+ /
+ / Distributed under the Boost Software License, Version 1.0. (See accompanying
+ / file LICENSE_1_0.txt or copy at
+ /]
+[section Design Rationale]
+At the moment this is a somewhat rambling document that describes reasons why
+certain code is written the way that it is. Hopefully, it will one day become
+a much more organized collection of excuses.
+[h3 Complexity of Size Functions]
+It turns out - and some people probably knew this already - that the `list::size()`
+function is not required to be run in constant time. Under GCC's STL it's *linear*.
+This is a huge "gotcha" if you're using lists and calling the `size()` function
+repeatedly - as I was in my IMDb example. In fact, I was calling it every time
+a vertex was added to a 3 million vertex graph to generate vertex indices. Doing
+the math, it looks like I managed to write a single line of code that /looked/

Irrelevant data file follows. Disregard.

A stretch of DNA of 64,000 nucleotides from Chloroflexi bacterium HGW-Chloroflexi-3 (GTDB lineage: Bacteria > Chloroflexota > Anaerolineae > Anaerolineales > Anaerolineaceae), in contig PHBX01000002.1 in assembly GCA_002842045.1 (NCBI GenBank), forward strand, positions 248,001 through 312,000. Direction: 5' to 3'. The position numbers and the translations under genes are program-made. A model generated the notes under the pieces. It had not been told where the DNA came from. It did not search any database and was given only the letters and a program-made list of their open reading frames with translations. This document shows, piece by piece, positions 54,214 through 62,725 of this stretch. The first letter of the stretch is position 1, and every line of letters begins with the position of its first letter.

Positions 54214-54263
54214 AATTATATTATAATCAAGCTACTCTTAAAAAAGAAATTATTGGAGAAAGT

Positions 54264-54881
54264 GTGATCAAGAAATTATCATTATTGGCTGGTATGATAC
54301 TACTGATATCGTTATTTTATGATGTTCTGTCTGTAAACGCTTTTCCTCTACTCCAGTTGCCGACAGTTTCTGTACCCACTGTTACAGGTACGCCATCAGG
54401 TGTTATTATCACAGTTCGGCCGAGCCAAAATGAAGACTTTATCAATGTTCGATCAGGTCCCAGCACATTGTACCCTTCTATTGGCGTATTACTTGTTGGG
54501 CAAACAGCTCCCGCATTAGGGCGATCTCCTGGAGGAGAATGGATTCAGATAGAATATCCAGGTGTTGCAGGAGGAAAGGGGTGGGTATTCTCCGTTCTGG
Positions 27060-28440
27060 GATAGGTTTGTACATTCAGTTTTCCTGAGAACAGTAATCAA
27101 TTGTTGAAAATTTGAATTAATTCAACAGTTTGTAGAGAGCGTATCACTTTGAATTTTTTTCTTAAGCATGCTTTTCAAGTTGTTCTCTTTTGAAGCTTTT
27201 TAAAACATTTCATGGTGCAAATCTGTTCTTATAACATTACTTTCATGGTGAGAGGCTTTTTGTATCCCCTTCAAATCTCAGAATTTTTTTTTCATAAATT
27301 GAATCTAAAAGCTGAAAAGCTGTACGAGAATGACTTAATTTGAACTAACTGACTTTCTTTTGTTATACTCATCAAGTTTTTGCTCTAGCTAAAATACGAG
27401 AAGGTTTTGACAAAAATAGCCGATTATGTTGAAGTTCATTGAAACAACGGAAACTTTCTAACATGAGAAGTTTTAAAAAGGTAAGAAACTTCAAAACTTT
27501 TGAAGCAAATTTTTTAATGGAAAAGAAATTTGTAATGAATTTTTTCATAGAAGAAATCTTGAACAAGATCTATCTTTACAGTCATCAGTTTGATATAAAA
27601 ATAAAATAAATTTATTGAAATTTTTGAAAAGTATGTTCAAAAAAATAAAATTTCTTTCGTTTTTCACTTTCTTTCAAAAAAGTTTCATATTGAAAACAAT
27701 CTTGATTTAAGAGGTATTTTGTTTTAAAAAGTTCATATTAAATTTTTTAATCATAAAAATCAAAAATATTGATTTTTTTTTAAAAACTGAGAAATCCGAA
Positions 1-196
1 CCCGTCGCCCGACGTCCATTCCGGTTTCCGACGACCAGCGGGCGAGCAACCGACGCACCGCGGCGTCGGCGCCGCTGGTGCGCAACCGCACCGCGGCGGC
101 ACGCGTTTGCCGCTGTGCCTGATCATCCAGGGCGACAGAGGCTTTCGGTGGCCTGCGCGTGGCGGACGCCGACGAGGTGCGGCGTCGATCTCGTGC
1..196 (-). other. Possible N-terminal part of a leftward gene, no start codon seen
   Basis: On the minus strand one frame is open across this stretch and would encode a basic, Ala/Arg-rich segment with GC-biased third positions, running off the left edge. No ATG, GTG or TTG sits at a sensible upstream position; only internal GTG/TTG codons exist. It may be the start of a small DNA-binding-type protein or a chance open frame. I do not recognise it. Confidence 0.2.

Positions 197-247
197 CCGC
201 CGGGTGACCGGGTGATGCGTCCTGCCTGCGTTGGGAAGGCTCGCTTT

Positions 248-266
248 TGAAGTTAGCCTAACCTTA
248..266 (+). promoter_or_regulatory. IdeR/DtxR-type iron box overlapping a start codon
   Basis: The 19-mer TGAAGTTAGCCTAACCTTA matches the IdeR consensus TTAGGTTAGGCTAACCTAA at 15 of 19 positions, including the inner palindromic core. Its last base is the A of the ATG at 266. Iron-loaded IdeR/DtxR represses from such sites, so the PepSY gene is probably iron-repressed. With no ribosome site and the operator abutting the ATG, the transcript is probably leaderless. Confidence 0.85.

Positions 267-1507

+constant time, but was in fact O(n^2). Wow.
+After a discussion with Jeremey Siek, we decided that the easiest way to address
+this was to manually maintain the number of vertices and edges inside the new
+`undirected_graph` and `directed_graph` classes.
+To implement this, I made every mutable graph concept method a member function that
+was called by its non-member counterpart. This means I don't have to have lots of
+ugly friend functions, and the logic is nicely encapsulated.
+[h3 Vertex Indices]
+Since the `undirected_graph` and `directed_graph` use list storage selectors rather
+than vectors, I've been having to manually build vertex indices for my examples.